The food choices made at school can have an impact on a child’s overall health. Learn how to plan, prepare and choose healthy school meals and snacks that everyone will enjoy.
On this page
- Making healthy choices at school matters
- How to make healthy choices at school
- How to make an impact beyond the lunch box
Making healthy choices at school matters
Children spend a large portion of their day at school. Making healthy food choices while at school is important because:
- school lunches and snacks:
- provide children with the energy and nutrients they need throughout the day
- are a major source of the essential vitamins and minerals they need to grow and develop
- setting an example may encourage other kids to make healthy choices
How to make healthy choices at school
Remember that there are lots of healthy options. Your food choices can reflect:
Make it part of the meal plan
Making school lunches a part of your meal plan will help you save time and keep you organized.
On the weekend, plan school lunches with your kids for the week ahead. Get their input on foods they like, including:
- vegetables and fruits
- whole grain foods
- protein foods
Stock up on healthy on-the-go snacks you can add to their main meal.
Think about what you will be making for dinner during the week. Some of the leftovers could be used to make quick and easy lunches the next day.
Don’t forget to consider your schedule. Think about whether you can easily prepare items in the morning. If not, wash, chop or pack the night before to make mornings easier. Choose what works best for you.
Involve your kids and get their feedback
Follow the healthy eating recommendation to involve your kids in packing lunches.
Involve your kids in planning and packing their own lunches for school. This can help:
- improve their food skills
- get your kids to try new foods
- make your kids feel part of the process
- decrease the amount of food that comes home uneaten
Organize your kitchen so that lunch making supplies are all in one place. This includes items such as reusable:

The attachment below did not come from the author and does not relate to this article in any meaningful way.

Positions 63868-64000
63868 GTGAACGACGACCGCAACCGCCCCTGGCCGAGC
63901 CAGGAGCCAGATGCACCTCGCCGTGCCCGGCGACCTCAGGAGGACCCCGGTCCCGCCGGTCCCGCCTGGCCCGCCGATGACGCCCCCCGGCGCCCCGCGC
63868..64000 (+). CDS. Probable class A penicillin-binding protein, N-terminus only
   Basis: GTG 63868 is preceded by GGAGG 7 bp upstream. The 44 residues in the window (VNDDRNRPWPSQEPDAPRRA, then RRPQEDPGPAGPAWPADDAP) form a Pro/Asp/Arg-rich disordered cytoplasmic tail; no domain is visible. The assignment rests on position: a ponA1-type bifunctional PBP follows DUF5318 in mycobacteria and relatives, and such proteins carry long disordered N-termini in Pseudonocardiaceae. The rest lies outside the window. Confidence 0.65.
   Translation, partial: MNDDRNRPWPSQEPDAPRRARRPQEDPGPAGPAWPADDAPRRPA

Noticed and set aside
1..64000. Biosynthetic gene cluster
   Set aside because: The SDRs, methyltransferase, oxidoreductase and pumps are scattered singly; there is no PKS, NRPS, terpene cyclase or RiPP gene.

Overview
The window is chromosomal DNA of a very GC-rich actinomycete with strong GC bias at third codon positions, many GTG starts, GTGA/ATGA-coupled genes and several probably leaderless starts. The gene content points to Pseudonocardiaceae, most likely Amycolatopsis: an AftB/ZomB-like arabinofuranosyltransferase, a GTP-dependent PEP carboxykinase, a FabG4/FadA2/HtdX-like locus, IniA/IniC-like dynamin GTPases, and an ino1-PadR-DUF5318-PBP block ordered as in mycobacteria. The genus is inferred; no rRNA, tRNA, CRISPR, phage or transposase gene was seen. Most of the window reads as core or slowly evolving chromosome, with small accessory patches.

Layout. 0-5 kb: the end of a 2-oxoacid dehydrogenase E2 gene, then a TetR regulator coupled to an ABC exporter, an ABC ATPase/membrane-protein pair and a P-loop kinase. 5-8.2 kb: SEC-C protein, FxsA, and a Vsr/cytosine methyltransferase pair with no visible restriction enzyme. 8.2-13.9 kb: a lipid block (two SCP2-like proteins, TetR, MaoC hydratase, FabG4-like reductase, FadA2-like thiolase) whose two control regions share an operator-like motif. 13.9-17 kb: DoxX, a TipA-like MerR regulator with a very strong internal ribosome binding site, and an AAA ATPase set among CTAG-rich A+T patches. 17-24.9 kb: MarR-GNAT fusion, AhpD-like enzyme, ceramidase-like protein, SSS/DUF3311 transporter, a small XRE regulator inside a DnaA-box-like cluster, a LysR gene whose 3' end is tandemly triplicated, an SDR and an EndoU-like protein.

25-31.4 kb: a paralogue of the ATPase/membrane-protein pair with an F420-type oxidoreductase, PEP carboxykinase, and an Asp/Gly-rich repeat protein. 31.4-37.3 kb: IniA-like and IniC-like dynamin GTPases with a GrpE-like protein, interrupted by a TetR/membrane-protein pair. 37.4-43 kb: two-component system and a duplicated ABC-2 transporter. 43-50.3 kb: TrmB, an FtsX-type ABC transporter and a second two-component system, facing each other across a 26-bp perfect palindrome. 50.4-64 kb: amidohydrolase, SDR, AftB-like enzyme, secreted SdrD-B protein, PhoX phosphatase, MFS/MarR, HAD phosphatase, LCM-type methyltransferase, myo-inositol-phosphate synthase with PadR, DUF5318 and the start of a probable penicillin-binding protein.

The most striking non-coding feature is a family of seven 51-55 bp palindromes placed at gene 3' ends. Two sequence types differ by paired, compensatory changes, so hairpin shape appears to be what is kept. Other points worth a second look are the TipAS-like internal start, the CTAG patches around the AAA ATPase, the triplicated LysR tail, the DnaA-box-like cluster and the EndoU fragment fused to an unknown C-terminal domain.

- lunch boxes
- food containers
Kids should know which containers are theirs and where they belong. This will help them pack and unpack their lunch boxes.
Kids sometimes complain about having too much food or too little food in their lunch. Sometimes they don’t eat their food at all. If this happens, try asking them about when they eat each item and why they avoid others. It could be that they:
- don’t have enough time to eat
- eat their lunch during snack time
- have trouble opening the packaging of a lunch or snack item
- find the food either too warm or too cold by the time they eat it
Finding the reason they are not eating their lunch can help you pack healthy lunches they will enjoy eating.
Don’t forget to pack water. Include a reusable bottle so they can fill it up throughout the day.
How to make an impact beyond the lunch box
Food plays a big role in the school environment. Food is offered and available in a number of ways, including:
- hot lunches
- class parties
- vending machines
- school fundraisers
- classroom rewards
- seasonal celebrations
Creating a healthy food environment by shifting the focus to healthier foods helps children in many ways. It can:
- increase their access to healthy foods and drinks
- limit their exposure to highly processed foods and drinks
- show them what healthy meals and snacks consist of
- help them use what they learn at school about healthy eating in other environments
Everyone can help improve the school food environment. There are ways to get involved whether you:
- are a student
- work or volunteer at a school
- are a caregiver of school-aged children
To help create healthy habits at your school, you can:
- serve culturally appropriate food for nutrition programs
- plan school fundraisers that don’t involve food. This includes:
- book fairs
- theme days
- celebrate birthdays and special events in the classroom with healthy food choices such as:
- fruit kebabs
- vegetables and dip
- make-your-own yogurt parfaits
- whole grain crackers or pita and dip
- offer non-food items for classroom rewards or prizes. Try:
- extra time for physical activity
- check the nutritional quality of foods and drinks that are available in the vending machines and cafeteria
- work with the service provider to increase the healthy options and decrease less healthy options
- find out if there is a health committee you can join or start one yourself
What you eat on a regular basis matters for your health.
- Choose foods that have little to no added sodium, sugars or saturated fat.
- Compare the nutrition facts table on foods to choose products that are lower in sodium, sugars or saturated fat.